An Enjoyable Experiment: Wasting $1000

pieHere I am, back on the keyboard again after a week in the Pacific Northwest. I was there to meet a small group of friends for our annual festival of snowboarding, feasting, and recreational alcohol and drug use known as the Safety Pirates trip.  As usual, it was plenty of fun and the highlight of the trip might have been getting the chance to meet about 100 Seattle-area MMM and Northwest Edible readers at a pub shortly after landing.

Although the snowboarding trip is an annual tradition, this year I decided to try something different: spending as much money as I could, as freely as possible. While this may sound like a bizarre goal to most people, for me it would be a challenging experiment. My default nature is to optimize every monetary transaction so that I come out of it with the best fun-to-cash ratio I can manage. I’ve done this for most of my life, so it’s not a sacrifice or struggle, just a pleasant and automatic habit.

To set the stage for maximum spending, I had to prepare my mind in advance. I collected about $700 in cash, through a combination of selling some things on Craigslist and withdrawing some recent construction earnings from a very fun local project. As illogical as it may seem, I find it easier to spend cash frivolously than to use a credit card, because there is no monthly statement and annual total to remind me of what I bought. These seven $100 bills became the raw material for the big-spending experiment*.

On the day of the trip, the frivolity began in earnest. Instead of taking the $12.00 bus to the airport (which takes 2 hours and requires a transfer) or arranging a lift, I drove the car. I parked it at a shuttle-parking lot that costs $50.00 per week.

Upon landing in Seattle, I proceeded to the Elliott Bay Brewing Company, where Erica and I had decided to host the meetup. Earlier in the planning, she had suggested a meeting room in a public library, but I suggested the pub since beer is an excellent companion when a large group of people is meeting for the first time. But to make the event more flashy and expensive, I offered to put the first 10 MMM cyclists who showed up, on my bar tab. Plus I covered beer and dinner for myself and the three other Safety Pirates, despite the fact that we already had snacks in the rental car. Including tax and tip, $140 was extravagantly spent here. Then I went to the bar and bought two growlers of fancy beer to go for another $24.

After dinner, we hit the local Safeway. The original plan was to stock up for the trip at Costco, but poor planning meant that we were shopping after the discount store was closed. “No Problem!”, I said, “We’ll just spend more for the convenience of getting groceries at the ripoff Safeway!”. That grocery run cost us $208 for food that would have been only $100 at Costco.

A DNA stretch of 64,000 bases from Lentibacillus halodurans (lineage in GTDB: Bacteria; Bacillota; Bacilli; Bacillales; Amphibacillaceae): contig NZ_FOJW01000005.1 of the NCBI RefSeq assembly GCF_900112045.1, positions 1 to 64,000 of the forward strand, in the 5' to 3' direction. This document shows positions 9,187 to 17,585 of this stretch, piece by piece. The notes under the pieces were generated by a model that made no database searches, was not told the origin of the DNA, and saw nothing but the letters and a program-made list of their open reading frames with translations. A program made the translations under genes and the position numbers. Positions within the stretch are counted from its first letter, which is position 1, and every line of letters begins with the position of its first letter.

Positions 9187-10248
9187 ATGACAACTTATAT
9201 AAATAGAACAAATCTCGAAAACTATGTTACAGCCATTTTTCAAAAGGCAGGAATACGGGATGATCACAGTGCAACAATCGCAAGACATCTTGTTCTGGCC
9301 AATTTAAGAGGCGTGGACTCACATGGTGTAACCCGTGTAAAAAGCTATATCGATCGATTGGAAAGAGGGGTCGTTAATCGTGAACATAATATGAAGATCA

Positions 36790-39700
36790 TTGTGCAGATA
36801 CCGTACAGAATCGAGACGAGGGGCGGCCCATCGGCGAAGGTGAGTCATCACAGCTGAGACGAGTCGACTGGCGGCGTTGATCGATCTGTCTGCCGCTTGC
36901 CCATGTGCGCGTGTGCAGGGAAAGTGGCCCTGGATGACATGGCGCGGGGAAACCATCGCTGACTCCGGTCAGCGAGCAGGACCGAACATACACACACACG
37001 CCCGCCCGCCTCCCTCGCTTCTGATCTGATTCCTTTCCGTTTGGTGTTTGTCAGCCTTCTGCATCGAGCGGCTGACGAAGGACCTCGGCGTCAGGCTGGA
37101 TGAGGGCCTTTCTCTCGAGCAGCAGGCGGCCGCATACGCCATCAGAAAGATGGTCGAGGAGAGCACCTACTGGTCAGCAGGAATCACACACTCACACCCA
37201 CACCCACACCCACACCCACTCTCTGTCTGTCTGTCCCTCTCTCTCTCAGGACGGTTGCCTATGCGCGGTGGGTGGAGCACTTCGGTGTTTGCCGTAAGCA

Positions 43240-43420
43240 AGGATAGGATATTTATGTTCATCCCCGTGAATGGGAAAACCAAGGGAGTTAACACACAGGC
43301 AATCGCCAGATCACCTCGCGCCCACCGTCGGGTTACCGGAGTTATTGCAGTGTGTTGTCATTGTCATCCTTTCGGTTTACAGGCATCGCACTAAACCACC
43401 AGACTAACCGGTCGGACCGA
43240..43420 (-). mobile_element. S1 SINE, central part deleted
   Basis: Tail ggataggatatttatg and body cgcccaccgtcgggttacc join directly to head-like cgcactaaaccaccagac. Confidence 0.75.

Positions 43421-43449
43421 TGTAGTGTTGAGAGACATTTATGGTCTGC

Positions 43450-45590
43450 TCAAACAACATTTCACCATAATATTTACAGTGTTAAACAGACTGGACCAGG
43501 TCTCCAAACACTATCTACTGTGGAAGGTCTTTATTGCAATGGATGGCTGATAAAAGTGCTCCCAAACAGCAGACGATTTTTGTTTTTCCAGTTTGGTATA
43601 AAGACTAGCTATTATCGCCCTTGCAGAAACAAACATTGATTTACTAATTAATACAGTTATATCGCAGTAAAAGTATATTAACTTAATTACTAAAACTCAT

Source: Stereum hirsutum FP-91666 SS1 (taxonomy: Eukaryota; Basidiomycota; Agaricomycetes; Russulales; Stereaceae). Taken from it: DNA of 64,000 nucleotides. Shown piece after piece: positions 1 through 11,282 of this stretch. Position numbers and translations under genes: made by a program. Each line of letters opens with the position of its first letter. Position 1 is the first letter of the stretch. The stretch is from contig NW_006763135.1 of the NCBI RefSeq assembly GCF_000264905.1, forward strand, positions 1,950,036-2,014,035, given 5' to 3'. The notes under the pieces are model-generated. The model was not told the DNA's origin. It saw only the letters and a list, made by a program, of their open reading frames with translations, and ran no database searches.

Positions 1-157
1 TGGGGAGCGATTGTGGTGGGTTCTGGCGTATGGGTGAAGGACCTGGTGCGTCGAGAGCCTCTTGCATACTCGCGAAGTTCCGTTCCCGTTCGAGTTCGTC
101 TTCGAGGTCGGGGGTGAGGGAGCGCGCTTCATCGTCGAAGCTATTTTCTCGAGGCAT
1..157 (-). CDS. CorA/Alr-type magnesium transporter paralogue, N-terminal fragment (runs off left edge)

In the past, I have let the other Pirates buy their own liquor supplies while I get a separate ‘stash, since I can only handle about three drinks per night while they enjoy several times more. This time, I just happily joined the pool, not even bothering to calculate the results. Yeehaw!

Later that night, we wheeled up to Bellingham and then East to our rental house near Mount Baker. We had made a point of renting a very sweet luxury house built in 2006 with vaulted ceilings, fireplace, hot-tub, and all the amenities. No arguments here.

Great days of snowboarding were had, and the $49.00 lift tickets were a relative bargain. After each day, we hit the small pubs in Glacier, WA for additional drinks and food, duplicating what we had at the luxury rental house nearby. On the third day, the weather turned to a rainy fog blizzard, but I did not worry for one second that I only survived three runs before retreating to the lodge, soaking wet from top to bottom.

We found more things to buy on the way back – fish and chips in Bellingham, a few more beers with an MMM reader in North Seattle, an amazing meal (including $15.00 trays of oysters) at Chinook’s restaurant right on Salmon Bay, more treats at Nok Nok bar downtown, and pricey parking at the luxurious Airport Hilton Doubletree hotel that night.

The next day, the Pirates caught early flights, so Mr. Money Mustache was left with a day to pass before a 7:25PM departure. And there were still a couple of those hundreds left in my wallet. So I took the light rail downtown and met the ladies who write Northwest Edible and Dogs or Dollars for a tour of Seattle’s Pike Place Market and a huge brunch at the ritzy Etta’s restaurant. The server described an entree with salmon cakes, eggs, and various herbed-glazed-smoked chef adjective stuff on the side. It sounded delicious and expensive, so of course I ordered it, while also offering to pay for everyone else. We all ordered coffees instead of water and had a grand time, talking and drinking coffee for over an hour.